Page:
Defendant argues that, by ordering everyone to put their hands up, Officer Cancila seized Defendant without probable cause because he was not engaging in any criminal or otherwise suspicious activity. In the motion, defense counsel stated noted that "the only information that the police had at the time [Defendant] was arrested was from an anonymous source who never identified anyone by name or descriptions."[1] Defense counsel did not advance any further argument or present any case law on reliability of the unidentified woman's statement until the suppression hearing. At the hearing, defense counsel described the woman's statement as an anonymous tip and relied upon Florida v. J.L.[2] to argue that the State was required to show that the information that she provided was sufficiently reliable through police corroboration of a predictive future behavior.[3]

The State responded to Defendant's motion, arguing that Defendant was not placed under arrest until Officer Cancila discovered the firearm in his waistband. The State also argued that, during that time, Officer Cancila needed only reasonable suspicion to conduct an investigatory detention and pat-down for officer safety and that the officer's actions constituted a reasonable intrusion. The State contended that, when the Officer Cancila discovered the firearm, his reasonable suspicion was elevated to probable cause. In its supplemental memorandum, the State distinguished the information provided by the unidentified woman from information provided in cases involving anonymous tipsters. The State argued that the former was "inherently more reliable"[4] because the woman approached Officer Humphrey, in person, a short time after officers were called to the area while within a block's distance from Defendant and since many people were standing around. Thus, the woman could have subjected herself to retaliation from Defendant and criminal prosecution for providing false information. Further, the State argued that her identity was "easily obtainable" since Officer Humphrey also testified that he would be able to identify her again. [5]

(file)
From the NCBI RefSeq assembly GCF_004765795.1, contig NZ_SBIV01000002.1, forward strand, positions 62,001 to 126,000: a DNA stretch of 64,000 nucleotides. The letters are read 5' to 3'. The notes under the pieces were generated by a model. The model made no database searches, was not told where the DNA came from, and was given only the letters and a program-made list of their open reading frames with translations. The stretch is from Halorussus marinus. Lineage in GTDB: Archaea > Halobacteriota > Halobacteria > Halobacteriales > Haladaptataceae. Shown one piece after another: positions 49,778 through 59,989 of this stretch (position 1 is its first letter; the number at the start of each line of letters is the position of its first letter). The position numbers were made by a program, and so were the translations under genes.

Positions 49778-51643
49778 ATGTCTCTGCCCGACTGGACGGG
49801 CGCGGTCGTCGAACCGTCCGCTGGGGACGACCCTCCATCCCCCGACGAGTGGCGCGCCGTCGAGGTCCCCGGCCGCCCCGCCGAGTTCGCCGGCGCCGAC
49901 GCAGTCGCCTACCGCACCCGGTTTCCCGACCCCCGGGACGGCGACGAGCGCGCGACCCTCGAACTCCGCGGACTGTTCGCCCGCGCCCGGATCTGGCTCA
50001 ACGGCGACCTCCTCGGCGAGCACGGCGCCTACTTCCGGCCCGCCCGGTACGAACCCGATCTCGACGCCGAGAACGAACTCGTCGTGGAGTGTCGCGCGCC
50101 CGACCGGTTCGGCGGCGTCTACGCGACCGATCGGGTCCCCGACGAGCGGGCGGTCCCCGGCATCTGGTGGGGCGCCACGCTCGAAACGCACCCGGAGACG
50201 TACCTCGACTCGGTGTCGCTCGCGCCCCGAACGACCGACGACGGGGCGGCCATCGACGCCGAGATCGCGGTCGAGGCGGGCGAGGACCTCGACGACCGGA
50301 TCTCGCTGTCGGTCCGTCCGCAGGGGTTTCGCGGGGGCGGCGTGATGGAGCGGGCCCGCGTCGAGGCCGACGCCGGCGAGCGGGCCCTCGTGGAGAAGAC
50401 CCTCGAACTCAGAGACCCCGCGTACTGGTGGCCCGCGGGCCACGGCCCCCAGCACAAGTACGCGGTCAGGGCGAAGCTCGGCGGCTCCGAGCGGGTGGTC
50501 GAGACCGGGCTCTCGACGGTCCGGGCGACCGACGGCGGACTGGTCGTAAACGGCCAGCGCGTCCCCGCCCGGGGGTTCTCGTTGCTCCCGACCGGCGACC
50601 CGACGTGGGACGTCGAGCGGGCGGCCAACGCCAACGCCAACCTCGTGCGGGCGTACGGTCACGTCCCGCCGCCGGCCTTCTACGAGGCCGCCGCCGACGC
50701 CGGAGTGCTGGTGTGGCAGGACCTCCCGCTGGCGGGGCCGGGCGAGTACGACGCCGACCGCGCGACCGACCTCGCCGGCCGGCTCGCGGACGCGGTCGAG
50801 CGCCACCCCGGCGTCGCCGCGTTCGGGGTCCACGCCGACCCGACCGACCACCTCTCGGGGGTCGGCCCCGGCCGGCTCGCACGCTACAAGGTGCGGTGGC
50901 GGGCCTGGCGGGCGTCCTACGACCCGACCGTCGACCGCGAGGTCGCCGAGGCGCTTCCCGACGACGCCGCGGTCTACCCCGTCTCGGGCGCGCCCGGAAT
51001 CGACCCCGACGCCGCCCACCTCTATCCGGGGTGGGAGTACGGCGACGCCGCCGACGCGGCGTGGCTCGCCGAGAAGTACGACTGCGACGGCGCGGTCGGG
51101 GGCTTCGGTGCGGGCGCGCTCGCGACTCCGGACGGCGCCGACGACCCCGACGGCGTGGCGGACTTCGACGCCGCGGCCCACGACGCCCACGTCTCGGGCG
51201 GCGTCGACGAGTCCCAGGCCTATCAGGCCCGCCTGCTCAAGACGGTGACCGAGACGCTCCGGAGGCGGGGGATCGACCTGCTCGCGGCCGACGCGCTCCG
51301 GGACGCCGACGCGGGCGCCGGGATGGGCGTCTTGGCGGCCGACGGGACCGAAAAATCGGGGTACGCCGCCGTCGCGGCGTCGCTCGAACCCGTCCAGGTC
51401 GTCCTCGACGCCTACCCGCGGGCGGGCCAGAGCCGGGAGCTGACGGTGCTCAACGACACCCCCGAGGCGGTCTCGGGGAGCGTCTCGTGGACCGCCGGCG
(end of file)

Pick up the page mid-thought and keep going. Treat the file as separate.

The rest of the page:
Defendant rebutted the State's argument in a supplemental response by arguing that the face-to-face tip alone does not justify a seizure. Defendant argued that the woman's identity is not easily obtainable and that there is no evidence that the woman relayed firsthand, rather than secondhand, information to Officer Humphrey.


I. The Seizure was an Investigatory Stop Requiring Reasonable Suspicion that Defendant was Armed or Otherwise Dangerous.

The Fourth Amendment to the U.S. Constitution and Article I, Section 6 of the Delaware Constitution protect citizens from unreasonable searches and seizures. A person is seized when "under all of the circumstances surrounding the encounter, the police conduct would have communicated to a reasonable person that he/she was not free to terminate the encounter with the officers."[6] There are two types of seizures recognized by the courts.[7] The first type, known as a Terry-stop, [8] occurs when "police restrain an individual for a short period of time" and "requires that the officers have a reasonable articulable suspicion that the suspect has committed or is about to commit a crime." [9] Therefore, "a police officer may frisk a person who has been detained if he possesses a reasonable articulable suspicion that the detainee is armed and presently dangerous."[10] The officer may frisk the person, "not to discover evidence of crime, but to allow the officer to pursue his investigation without fear of violence."[11] The second type of seizure is "more intrusive" and "occurs when the police effectuate an arrest of a suspect for the commission of a crime" and must be supported by probable cause.[12]

In order to determine whether a seizure is an investigatory detention or an arrest, the Court must examine 'the reasonableness of the level of intrusion under the totality of the circumstances.' The following considerations are pertinent to the analysis: (1) the amount of force used by the police; (2) the need for such force; (3) the extent to which the individual's freedom of movement was restrained; (4) the physical treatment of the individual, including whether handcuffs were used; (5) the number of agents involved; (6) the duration of the stop; and (7) whether the target of the stop was suspected of being armed.[13]